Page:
Trust is at the heart of all healthy relationships. Without trust, insecurity, jealousy, paranoia and resentment can destroy the bond between a couple. Trust is earned over time, and how willing a person is to trust someone is often affected by baggage from previous relationships. To build trust and strengthen the bond with your partner, you need to develop a greater understanding of what is required to create a happy, healthy, long-lasting relationship.
Start With Your Relationship With Yourself
The more content and secure you are within yourself, the more likely you are to have a strong bond and trusting relationship with your partner. You can work on your own self-esteem by making a concerted effort to focus on the positive aspects of your own character, your partner and your relationship. Looking for the good instead of dwelling on the bad will help to create a solid bond, says therapist Dr. Brenda Shoshanna.
Anything your partner tells you in confidence should remain between the two of you. If you betray a confidence and behave like someone who does not respect her privacy, she will struggle to trust you. Show your partner respect in other ways by making her happiness and well-being a priority. Little things like being on time for dates, remembering birthdays, anniversaries and other important events in her life and looking after her when she is ill will go a long way in improving trust.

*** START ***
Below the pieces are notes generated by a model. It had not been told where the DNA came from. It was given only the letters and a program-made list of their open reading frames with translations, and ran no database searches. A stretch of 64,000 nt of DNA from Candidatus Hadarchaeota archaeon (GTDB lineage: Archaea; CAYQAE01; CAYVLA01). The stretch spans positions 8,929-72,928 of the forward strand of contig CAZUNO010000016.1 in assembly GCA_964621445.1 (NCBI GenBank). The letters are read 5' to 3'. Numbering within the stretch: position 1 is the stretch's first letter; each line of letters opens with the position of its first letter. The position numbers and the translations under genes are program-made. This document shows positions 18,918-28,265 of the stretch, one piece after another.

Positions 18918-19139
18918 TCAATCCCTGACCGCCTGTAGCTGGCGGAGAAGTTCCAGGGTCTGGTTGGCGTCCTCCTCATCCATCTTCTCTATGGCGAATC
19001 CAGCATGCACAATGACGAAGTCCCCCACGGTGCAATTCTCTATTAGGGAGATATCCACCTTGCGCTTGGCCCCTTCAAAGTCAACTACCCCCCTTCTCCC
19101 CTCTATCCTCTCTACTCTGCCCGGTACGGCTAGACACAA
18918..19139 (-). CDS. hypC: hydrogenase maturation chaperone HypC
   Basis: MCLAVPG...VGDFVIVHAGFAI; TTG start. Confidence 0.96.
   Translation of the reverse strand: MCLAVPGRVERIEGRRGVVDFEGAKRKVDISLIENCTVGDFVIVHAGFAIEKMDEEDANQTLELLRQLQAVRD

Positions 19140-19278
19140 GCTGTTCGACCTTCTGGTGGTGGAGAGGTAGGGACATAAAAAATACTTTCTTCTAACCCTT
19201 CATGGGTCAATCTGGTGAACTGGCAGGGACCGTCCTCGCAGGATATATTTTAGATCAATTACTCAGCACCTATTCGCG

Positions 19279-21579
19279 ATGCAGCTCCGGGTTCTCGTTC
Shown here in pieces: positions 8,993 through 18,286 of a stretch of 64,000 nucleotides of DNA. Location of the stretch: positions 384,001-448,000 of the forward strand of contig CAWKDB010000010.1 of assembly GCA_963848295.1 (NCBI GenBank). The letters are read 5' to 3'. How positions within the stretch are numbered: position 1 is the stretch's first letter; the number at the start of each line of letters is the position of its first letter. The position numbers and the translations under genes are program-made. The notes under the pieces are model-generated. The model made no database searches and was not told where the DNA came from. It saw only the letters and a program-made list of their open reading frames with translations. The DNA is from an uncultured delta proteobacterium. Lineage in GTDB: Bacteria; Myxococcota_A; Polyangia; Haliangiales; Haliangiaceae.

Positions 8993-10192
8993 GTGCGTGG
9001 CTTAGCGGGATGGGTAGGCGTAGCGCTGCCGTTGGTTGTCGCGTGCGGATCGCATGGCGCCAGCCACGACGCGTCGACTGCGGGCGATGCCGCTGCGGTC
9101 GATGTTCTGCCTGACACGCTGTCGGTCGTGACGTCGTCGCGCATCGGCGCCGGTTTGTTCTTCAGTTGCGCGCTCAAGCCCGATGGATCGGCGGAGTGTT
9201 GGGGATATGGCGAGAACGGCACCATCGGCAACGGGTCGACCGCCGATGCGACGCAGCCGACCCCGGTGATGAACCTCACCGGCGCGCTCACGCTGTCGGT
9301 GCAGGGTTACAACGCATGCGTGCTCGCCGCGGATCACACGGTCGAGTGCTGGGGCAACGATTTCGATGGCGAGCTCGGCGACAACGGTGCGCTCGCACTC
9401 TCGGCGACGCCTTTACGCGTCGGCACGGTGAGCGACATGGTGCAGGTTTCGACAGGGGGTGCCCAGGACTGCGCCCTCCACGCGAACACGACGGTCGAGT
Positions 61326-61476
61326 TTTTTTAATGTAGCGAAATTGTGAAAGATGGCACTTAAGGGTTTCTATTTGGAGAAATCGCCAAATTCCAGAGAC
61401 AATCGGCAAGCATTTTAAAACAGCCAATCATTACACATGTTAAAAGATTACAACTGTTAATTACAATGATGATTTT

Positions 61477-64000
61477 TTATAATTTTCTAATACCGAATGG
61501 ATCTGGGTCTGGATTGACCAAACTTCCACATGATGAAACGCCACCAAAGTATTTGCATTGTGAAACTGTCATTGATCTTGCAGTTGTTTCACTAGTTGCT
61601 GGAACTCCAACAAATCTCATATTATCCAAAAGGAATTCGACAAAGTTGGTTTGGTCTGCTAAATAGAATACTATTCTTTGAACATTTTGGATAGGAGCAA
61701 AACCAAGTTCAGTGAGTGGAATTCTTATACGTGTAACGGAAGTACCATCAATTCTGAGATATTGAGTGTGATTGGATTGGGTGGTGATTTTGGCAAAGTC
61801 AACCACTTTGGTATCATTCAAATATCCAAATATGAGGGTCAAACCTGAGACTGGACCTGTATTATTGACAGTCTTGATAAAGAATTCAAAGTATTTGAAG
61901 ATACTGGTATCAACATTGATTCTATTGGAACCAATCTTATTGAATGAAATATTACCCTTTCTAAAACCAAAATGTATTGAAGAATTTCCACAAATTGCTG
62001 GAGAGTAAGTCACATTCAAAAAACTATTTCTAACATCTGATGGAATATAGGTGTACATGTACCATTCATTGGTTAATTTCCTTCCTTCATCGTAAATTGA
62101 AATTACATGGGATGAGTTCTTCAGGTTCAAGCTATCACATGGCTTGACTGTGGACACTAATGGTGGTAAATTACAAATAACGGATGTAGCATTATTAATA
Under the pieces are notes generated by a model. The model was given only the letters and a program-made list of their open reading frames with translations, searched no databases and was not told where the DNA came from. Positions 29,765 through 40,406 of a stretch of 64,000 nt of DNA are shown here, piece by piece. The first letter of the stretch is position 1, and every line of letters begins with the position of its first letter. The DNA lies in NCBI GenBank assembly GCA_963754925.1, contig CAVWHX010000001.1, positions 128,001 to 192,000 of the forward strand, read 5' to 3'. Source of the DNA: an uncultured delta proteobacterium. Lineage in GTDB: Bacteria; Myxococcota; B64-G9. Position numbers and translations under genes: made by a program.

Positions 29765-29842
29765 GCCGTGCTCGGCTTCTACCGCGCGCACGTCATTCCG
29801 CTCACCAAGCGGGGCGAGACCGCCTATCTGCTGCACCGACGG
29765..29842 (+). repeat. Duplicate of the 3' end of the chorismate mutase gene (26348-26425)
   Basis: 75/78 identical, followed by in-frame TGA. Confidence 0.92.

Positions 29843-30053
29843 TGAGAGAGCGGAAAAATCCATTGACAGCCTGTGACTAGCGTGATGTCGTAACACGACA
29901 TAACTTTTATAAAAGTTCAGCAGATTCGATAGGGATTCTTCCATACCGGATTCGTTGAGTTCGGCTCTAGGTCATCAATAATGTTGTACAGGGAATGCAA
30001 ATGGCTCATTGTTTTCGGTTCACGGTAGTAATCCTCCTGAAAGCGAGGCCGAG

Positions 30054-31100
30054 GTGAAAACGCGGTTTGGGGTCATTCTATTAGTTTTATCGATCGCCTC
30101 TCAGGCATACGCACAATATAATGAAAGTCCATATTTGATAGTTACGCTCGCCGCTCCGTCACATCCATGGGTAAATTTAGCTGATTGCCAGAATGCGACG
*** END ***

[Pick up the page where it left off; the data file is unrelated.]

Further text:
Actions Speak Louder Than Words
Saying all the right things to your partner is one thing, but backing those words up with actions is another matter. You should follow through with all the promises you make to your partner, from agreeing to meet for lunch at a certain place and time to saving for a romantic trip. Showing your support for your partner's interests and passions by spending time doing things that she enjoys will also strengthen your bond, says licensed marriage and family therapist Catherine Morris.
Sorry Shouldn't Be The Hardest Word
Saying sorry and genuinely meaning it isn't always easy. Making the effort to understand why your words or actions have upset your partner and making amends with a heartfelt apology will improve trust in your relationship, says Morris. A deep level of trust doesn't come down to never doing anything wrong, but about taking responsibility for your actions. Your partner will be reassured that you are seeing things from her point of view and willing to take responsibility for your actions. It goes both ways: practice forgiveness with your partner, and don't bear a grudge after you have accepted her apology.
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